Funding is another issue, as IOT Analytics states: “Cities typically rely either on public or private funding for realizing their Smart City projects. To overcome funding-related limitations, successful Smart Cities tend to encourage and facilitate collaboration between the public and private sectors (i.e., Public-Private-Partnerships (PPPs)) in the development and implementation of Smart City projects.”
Digital Infrastructure as Prerequisite for a Smart City
A smart city is not possible without a digital infrastructure. No way around this. That includes various components:
A digital infrastructure enables building a smart city. Hence, let’s take a look at how to do that next…
Event Streaming as Foundation for a Smart City
A smart city has to work with various interfaces, data structures, and technologies. Many data streams have to be integrated, correlated, and processed in real-time. Many data streams are high volume. Hence, scalability and elastic infrastructure are essential for success. Many data streams contain mission-critical workloads. Therefore, characteristics like reliability, zero data loss, persistence are super important.
An event streaming platform based on Apache Kafka and its ecosystem provide all these capabilities:
Smart city use cases often include hybrid architectures. Some parts have to run at the edge, i.e., closer to the streets, buildings, cameras, and many other interfaces, for high availability, low latency, and lower cost. Check out the “use cases for Kafka in edge and hybrid architectures” for more details.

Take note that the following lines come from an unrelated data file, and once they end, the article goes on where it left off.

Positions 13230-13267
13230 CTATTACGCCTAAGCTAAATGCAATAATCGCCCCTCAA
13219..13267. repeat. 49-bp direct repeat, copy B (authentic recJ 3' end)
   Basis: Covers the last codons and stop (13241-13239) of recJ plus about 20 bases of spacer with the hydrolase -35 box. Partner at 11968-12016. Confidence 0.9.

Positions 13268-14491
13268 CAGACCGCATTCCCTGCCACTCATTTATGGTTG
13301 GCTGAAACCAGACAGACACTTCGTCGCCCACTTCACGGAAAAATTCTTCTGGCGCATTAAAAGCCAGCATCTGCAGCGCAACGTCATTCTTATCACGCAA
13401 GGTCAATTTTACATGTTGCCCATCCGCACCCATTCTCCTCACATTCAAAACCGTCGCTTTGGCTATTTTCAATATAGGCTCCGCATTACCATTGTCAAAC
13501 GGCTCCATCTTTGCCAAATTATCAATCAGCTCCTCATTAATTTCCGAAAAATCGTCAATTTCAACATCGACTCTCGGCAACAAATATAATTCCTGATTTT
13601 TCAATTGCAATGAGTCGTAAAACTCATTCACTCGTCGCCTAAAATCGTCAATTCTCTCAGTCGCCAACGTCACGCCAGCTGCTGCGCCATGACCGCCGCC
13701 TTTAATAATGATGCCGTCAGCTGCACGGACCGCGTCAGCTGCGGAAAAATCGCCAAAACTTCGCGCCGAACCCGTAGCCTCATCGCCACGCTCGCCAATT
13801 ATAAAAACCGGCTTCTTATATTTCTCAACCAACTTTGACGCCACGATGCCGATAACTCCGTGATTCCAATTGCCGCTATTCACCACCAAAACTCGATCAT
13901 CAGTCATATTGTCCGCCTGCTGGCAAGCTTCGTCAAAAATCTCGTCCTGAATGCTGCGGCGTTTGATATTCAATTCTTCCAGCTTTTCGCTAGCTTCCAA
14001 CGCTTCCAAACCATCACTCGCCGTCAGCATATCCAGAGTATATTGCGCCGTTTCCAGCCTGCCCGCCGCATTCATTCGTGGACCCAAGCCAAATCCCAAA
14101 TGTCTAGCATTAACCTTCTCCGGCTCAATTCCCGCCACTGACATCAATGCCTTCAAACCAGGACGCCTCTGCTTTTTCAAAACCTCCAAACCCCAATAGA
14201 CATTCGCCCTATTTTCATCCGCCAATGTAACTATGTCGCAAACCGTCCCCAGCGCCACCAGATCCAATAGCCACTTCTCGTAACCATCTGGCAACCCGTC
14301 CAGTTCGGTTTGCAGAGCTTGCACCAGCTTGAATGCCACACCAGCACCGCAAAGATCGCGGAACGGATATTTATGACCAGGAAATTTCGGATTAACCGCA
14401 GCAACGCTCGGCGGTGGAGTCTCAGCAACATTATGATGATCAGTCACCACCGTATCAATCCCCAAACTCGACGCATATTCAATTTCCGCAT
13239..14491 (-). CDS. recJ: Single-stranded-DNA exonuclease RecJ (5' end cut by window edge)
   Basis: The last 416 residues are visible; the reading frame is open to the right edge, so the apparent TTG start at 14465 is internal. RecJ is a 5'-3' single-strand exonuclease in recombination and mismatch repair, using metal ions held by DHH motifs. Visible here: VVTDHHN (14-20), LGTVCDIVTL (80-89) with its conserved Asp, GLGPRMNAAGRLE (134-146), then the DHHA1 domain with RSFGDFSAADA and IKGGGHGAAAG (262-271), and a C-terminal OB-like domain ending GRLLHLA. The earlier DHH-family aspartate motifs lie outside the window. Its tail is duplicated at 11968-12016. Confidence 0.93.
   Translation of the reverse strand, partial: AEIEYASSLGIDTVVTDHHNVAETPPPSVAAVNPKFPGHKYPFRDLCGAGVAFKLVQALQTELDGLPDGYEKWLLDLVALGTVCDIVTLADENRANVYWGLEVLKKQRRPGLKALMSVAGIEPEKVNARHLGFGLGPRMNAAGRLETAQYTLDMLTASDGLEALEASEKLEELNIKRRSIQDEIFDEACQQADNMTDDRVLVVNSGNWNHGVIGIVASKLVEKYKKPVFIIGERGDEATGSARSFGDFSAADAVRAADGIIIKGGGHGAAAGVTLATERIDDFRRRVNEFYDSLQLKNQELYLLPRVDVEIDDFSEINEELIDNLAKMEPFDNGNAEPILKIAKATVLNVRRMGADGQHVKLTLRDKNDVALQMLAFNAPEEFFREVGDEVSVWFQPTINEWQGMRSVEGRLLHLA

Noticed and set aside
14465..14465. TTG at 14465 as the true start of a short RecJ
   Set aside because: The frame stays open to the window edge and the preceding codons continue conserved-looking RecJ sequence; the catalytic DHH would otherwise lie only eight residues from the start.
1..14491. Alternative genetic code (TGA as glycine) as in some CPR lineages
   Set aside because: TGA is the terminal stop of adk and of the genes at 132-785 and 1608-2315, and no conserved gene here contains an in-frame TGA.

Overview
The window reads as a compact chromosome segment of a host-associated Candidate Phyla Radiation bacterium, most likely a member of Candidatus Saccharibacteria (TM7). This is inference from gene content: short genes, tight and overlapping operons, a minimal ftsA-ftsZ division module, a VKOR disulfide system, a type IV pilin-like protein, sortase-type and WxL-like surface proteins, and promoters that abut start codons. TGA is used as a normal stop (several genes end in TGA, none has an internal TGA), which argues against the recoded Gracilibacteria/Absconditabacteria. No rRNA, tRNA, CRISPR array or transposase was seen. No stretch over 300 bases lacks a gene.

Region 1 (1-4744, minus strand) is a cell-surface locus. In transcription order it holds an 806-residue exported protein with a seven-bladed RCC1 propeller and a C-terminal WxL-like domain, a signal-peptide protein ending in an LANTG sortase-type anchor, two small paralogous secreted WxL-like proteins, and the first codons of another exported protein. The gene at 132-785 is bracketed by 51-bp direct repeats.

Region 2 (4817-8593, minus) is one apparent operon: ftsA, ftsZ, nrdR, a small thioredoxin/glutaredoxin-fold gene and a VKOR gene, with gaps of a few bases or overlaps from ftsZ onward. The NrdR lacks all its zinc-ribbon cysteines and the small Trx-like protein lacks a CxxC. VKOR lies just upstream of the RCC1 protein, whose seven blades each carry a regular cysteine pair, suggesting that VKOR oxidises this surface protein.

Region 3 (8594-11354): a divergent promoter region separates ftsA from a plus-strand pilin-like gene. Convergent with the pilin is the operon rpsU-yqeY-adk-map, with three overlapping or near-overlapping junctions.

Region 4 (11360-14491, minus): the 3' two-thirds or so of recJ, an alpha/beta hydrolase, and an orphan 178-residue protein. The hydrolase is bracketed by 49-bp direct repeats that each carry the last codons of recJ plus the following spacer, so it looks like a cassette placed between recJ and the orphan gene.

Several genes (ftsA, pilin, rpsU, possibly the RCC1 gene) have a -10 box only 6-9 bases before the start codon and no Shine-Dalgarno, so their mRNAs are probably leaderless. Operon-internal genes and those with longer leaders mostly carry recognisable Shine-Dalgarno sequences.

Public Sector Use Cases for Event Streaming
Smart cities and the public sector are usually looked at together as they are closely related. Here are a few use cases that can be improved significantly by leveraging event streaming:
- Health services, e.g., hospital modernization, track&trace – Covid distance control
- Efficient and digital citizen engagement, e.g., the personal ID application process
- Open exchange, e.g., mobility services (working with partners such as car makers)
- Smart driving, parking, buildings, environment
- Waste management
- Mobility services
Energy and Utilities
- Smart grid and utility infrastructure (energy distribution, smart home, smart meters, smart water, etc.)
- Law enforcement, surveillance
- Defense, military
Obviously, this is just a small number of possible scenarios for event streaming. Additionally, many use cases from other industries can also be applied to the public sector and smart cities. Check out “real-life examples across industries for use cases and architectures leveraging Apache Kafka” to learn about real-world deployments from Audi, BMW, Disney, Generali, Paypal, Tesla, Unity, Walmart, William Hill, and many more.